5 Student-Approved Note Reading Flashcard Games


I have several students right now who are struggling with note reading. This concept is SO critical to everything else in piano. When students are weak note-readers, they tend to not be as adventurous or confident in trying new music because it is just such a struggle to get through each measure. I don’t want them missing out so I have deemed this the summer of note reading. We are going to tackle this challenge head on! Call me old school, but one of the most effective ways I have found to quickly improve a student’s note-reading abilities is to use flashcards. Flashcards don’t have to be boring, though! Read on to hear about my favorite note reading flashcard games.

1. Higher/Lower War

Deal the cards so you and the student each have a stack. Simultaneously flip over the top card and whoever has the higher note (or lower, whichever you decide) wins the round and collects both cards in their discard pile. Repeat until you’ve gone through your entire deck. Like the traditional card game “War,” winning this game is a matter of luck, but the skill comes in identifying whether the note is higher or lower. This is a great game for a young, beginner student who is just starting to learn how the staff works. For a more advanced game, each player could flip two cards at once and the winner could be determined by who has the bigger interval.

2. Speed Drills

Set a timer for 1-3 minutes and see how many notes the student can identify before time runs out. Keep track of their personal best (I just write down the number in their notebook with the date) so they can try to beat their record the following week. Note: For beginning students, I sort out only notes they have learned. As they advance, I add in more notes and sometimes sneak in a note or two that they’ve never seen before to practice reading. 🙂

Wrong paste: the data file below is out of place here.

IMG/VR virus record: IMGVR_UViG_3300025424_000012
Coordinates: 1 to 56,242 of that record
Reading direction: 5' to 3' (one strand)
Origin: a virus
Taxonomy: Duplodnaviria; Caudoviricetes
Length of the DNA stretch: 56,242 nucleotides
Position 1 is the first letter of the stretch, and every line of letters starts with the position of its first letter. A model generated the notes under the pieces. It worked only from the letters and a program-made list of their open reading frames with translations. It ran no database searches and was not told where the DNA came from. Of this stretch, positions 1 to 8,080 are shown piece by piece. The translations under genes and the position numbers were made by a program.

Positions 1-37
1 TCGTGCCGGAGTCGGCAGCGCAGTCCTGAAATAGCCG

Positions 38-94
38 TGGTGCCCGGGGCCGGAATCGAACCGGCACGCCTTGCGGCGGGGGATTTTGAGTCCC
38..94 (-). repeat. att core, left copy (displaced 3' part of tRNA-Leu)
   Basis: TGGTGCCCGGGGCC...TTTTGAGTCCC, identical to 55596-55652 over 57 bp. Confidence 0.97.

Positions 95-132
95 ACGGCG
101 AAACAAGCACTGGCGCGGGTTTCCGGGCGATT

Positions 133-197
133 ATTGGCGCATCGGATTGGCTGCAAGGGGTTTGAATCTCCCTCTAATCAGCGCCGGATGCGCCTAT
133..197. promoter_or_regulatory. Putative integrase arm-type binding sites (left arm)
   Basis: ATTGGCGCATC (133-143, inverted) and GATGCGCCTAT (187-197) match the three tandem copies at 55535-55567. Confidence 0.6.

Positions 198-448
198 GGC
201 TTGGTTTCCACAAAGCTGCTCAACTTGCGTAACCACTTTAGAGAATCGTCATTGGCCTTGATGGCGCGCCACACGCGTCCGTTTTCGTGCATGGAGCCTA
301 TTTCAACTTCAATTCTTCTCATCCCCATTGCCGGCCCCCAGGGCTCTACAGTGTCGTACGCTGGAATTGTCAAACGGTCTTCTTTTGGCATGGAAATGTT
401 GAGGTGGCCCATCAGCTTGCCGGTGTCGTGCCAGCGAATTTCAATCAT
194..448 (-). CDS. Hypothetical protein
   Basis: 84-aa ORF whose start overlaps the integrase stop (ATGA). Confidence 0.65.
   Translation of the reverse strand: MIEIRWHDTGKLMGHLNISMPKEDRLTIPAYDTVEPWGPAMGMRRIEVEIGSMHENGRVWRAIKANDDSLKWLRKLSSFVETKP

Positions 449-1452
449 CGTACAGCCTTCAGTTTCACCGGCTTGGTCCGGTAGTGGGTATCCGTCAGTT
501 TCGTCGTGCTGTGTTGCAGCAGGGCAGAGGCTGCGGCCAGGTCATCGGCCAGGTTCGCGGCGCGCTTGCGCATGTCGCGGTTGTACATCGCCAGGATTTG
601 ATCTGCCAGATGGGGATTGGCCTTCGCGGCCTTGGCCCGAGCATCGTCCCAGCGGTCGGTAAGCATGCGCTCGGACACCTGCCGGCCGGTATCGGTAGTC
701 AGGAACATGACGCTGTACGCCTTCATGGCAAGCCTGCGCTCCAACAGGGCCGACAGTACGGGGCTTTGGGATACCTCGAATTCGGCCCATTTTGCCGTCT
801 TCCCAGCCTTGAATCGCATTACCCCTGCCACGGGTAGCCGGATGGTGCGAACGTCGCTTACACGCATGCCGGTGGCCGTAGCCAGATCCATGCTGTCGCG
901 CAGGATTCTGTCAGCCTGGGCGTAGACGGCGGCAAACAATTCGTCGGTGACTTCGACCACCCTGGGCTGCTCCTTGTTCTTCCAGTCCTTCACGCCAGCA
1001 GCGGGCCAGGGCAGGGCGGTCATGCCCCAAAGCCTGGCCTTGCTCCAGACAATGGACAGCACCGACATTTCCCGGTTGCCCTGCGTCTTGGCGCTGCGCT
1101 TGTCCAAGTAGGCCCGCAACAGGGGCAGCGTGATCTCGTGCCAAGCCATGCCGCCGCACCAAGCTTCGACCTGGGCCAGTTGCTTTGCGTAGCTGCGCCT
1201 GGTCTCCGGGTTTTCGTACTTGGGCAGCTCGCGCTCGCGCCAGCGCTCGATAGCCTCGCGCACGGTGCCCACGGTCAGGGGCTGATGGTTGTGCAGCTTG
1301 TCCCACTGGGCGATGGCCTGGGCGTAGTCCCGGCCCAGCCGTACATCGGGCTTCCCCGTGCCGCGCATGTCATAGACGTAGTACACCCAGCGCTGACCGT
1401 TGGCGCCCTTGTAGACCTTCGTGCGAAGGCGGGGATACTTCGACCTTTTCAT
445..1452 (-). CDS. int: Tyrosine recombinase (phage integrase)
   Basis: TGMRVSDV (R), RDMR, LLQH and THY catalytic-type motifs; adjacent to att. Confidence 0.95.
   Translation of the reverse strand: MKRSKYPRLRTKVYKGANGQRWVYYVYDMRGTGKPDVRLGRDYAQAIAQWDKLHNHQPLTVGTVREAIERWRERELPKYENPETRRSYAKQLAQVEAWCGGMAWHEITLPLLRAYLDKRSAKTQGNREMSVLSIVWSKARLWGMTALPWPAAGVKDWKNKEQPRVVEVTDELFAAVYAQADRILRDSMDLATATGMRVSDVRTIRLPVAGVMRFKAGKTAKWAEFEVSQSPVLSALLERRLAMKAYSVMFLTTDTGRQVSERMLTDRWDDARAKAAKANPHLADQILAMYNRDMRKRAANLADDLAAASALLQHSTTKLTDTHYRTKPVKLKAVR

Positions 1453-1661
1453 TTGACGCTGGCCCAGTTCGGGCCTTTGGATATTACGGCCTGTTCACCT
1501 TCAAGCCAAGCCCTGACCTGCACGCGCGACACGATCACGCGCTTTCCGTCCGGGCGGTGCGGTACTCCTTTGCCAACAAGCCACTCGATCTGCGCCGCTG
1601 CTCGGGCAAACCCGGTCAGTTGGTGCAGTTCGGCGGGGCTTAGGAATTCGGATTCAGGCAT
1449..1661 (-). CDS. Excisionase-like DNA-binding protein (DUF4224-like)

3. Find the Key

Similar to the speed drill, but instead of just naming the note, the student has to find the matching key on the piano. This is particularly helpful for students who are struggling with identifying correct octaves.

4. Scrabble

Place the note cards face down in a pile in the center. Each student draws five cards and tries to make a word. Points are awarded to each student based on the number of letters in their word (i.e. a student with the word “ACE” would receive 3 points and a student with the word “AGED” would receive 4 points). For the subsequent rounds, you can reshuffle the cards and start over or have everyone collect their original cards and add one or two additional cards to their collection. The first person to reach 20 points or the player with the most points after a predetermine number of rounds wins! This game would be fun for middle school students in a group setting.

5. Competitive Note-Reading

OK, so this won’t become the newest Olympic sport, but kids love it. If you have two lessons back-to-back, take a few minutes from each student’s lesson to hold a friendly competition. Both students sit facing the “judge” (probably you, or an older student), while you hold up a flashcard. The first student to call out the correct note name gets the card. In order to discourage students from shouting out random note names without thinking, I have enacted the “one guess per card” rule. If a student guesses incorrectly, the other student gets one shot at answering. If neither gets it, I tell them the answer and the card gets placed in the back of the stack. When all cards have been won or time is up, students count their cards and determine the victor. Students really enjoy this game, so be prepared to play a few rounds.

Free Printable Note Reading Flashcards

If you don’t already have a set of note flashcards, you can download and print a free set from my resources page. I recommend printing them on sturdy card stock so they last longer and students can’t peak through the paper to see the answer. Not that they’ve ever tried that before…


Have you invented other flashcard games that your students can’t get enough of? Please share!